In choosing Zerodha, the elite jury did not just pick a company that has made a massive market impact (which it has) or raised a lot of venture capital funding (which it has not) but chose a winner that ultimately focused on the long term and on growth without discounts, something the esteemed jury emphasised time and again during its deliberations.
The virtual awards ceremony scheduled to be held on Thursday will see Union ministers Ravi Shankar Prasad and Piyush Goyal as the guests of honour. Prasad, the Union minister for electronics & IT, communications and law, and Goyal, the Union minister for commerce & industry; railways, consumer affairs, food and public distribution, have been at the forefront of pushing the country’s burgeoning digital and startup economy. The ministers will virtually felicitate the winners and chart out a vision for India’s startup and entrepreneurial ecosystem.
The ceremony, which will be telecast online this year, will also see participation from Zerodha founder Nithin Kamath, along with Wingreens Farms’ Anju Srivastava, Swiggy’s Sriharsha Majety, Lightspeed Venture Partners’ Bejul Somaia and General Atlantic’s Sandeep Naik in an action packed panel discussion on the topic Starting up and Scaling in a Post Covid world—Opportunities and Challenges.
Congregating online to watch the ceremony would be startup entrepreneurs, high powered investors, policy makers and other stakeholders from the technology and digital sector.
The theme of building sustainable businesses was rewarded across other categories too, be it Bootstrap Champ —bagged by Gametion Technologies, the maker of popular game Ludo King, or in Social Enterprise —in which Samunnati came out tops with its massive scale, sustainable growth was top of the agenda for jury members.
In the Midas Touch category—which celebrates the best investor of the year—GV Ravishankar, the managing director of Sequoia Capital India, emerged the winner for spotting ed-tech giant Byju’s (now a decacorn) early on and making oversized returns on his investment.
In the all important Woman Ahead category, Anju Srivastava, the founder and CEO of Wingreens Farms, bagged the award for building a brand that has scaled up in a sustainable way.
For weathering a crisis in 2017 and returning to build one of India’s largest ed-tech companies, the award for Comeback Kid naturally went to the founders of Vedantu —Vamsi Krishna, Anand Prakash and Pulkit Jain.
And, in the new Covid-led Healthcare Innovation category, MyLab Discovery Solutions pulled ahead of the rest for being the first domestic firm to manufacture Covid-19 test kits.
The other important theme that emerged in the latest edition was the dominant role space technologies are expected to play over the next decade.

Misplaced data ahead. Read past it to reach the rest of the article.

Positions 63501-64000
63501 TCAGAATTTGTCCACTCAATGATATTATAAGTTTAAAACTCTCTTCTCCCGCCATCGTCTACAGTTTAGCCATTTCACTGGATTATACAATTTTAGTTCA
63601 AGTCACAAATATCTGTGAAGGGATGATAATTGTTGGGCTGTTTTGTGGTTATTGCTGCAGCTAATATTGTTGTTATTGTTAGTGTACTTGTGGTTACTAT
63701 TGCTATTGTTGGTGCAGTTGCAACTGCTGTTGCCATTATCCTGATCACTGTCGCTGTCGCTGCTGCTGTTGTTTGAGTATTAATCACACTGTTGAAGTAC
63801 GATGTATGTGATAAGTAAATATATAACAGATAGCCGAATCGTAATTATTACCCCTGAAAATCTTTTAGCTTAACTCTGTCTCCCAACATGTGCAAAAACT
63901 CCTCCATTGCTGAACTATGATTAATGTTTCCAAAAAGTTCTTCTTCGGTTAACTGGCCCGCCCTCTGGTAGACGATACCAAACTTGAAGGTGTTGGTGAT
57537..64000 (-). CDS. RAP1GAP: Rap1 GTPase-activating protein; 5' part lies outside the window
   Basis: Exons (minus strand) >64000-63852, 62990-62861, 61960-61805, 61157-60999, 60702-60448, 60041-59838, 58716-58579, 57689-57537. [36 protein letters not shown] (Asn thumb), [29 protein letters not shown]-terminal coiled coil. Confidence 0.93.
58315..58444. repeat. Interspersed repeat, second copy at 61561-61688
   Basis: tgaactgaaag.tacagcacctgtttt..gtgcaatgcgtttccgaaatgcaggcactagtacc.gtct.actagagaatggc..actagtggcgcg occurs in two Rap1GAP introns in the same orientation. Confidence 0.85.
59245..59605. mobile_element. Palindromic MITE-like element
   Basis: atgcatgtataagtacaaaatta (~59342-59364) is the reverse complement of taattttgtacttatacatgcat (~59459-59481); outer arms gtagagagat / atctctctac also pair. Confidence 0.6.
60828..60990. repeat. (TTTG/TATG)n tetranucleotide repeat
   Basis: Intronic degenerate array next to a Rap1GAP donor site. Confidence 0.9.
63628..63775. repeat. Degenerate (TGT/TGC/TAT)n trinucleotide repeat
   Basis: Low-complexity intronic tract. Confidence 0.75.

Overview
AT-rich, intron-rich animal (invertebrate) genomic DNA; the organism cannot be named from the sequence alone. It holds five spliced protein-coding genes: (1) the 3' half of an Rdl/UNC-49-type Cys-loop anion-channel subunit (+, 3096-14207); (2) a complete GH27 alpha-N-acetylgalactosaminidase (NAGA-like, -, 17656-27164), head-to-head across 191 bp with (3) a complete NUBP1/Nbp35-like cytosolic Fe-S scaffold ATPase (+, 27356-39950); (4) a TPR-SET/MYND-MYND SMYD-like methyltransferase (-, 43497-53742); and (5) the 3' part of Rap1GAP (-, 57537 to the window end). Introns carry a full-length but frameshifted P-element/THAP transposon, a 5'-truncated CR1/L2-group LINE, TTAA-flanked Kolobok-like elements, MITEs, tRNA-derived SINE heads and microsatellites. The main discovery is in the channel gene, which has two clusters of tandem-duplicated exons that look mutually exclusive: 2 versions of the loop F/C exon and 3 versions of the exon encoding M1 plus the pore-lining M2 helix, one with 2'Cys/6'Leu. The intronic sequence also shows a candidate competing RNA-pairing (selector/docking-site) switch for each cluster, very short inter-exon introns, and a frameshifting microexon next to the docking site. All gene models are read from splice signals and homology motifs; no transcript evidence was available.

In an early recognition of this trend, both the Top Innovator and Best on Campus categories were won by two of India’s most innovative space-tech startups —Agnikul Cosmos and Bellatrix Aerospace, respectively.
The Economic Times Startup Awards has been consistently capturing the evolution of a potential sector in India through its nomination categories.
This year, the jury was enthused by the number of space technology companies that were nominated, indicating the growing interest among entrepreneurs to build rockets and satellites, besides space-based applications as the country began opening up the space sector to startups and the private industry.
“I was surprised initially to see the amount of space technology companies there,” said Rajesh Gopinathan, CEO of Tata Consultancy Services, who chaired the high-powered jury to select the winners.
Agnikul Cosmos, a rocket startup, and Bellatrix, which is building an electric propulsion engine for spacecraft, are building cutting edge products aimed at disrupting the global space sector.
While Agnikul has already 3D-printed a rocket engine and cryogenic pump, Bellatrix has a customer in India’s space agency. Pixxel, a Bengaluru-based startup that is launching India’s first privately built remote sensing satellite in February, was also a close contender in the Best of Campus category.
India already has over 50 space technology startups that not only compete for local market share, but also eye the country as a hub to design and manufacture satellites and launch them at competitive rates using indigenous rockets.
“I was particularly enthused to see the number of companies being started in the space-tech genre with the two winners Agnikul and Bellatrix,” said jury member Satyan Gajwani, vice chairman of Times Internet, part of The Times of India Group that also publishes The Economic Times.
“It’s great to see real technological innovation come out of India which is relevant on a global scale,” he said.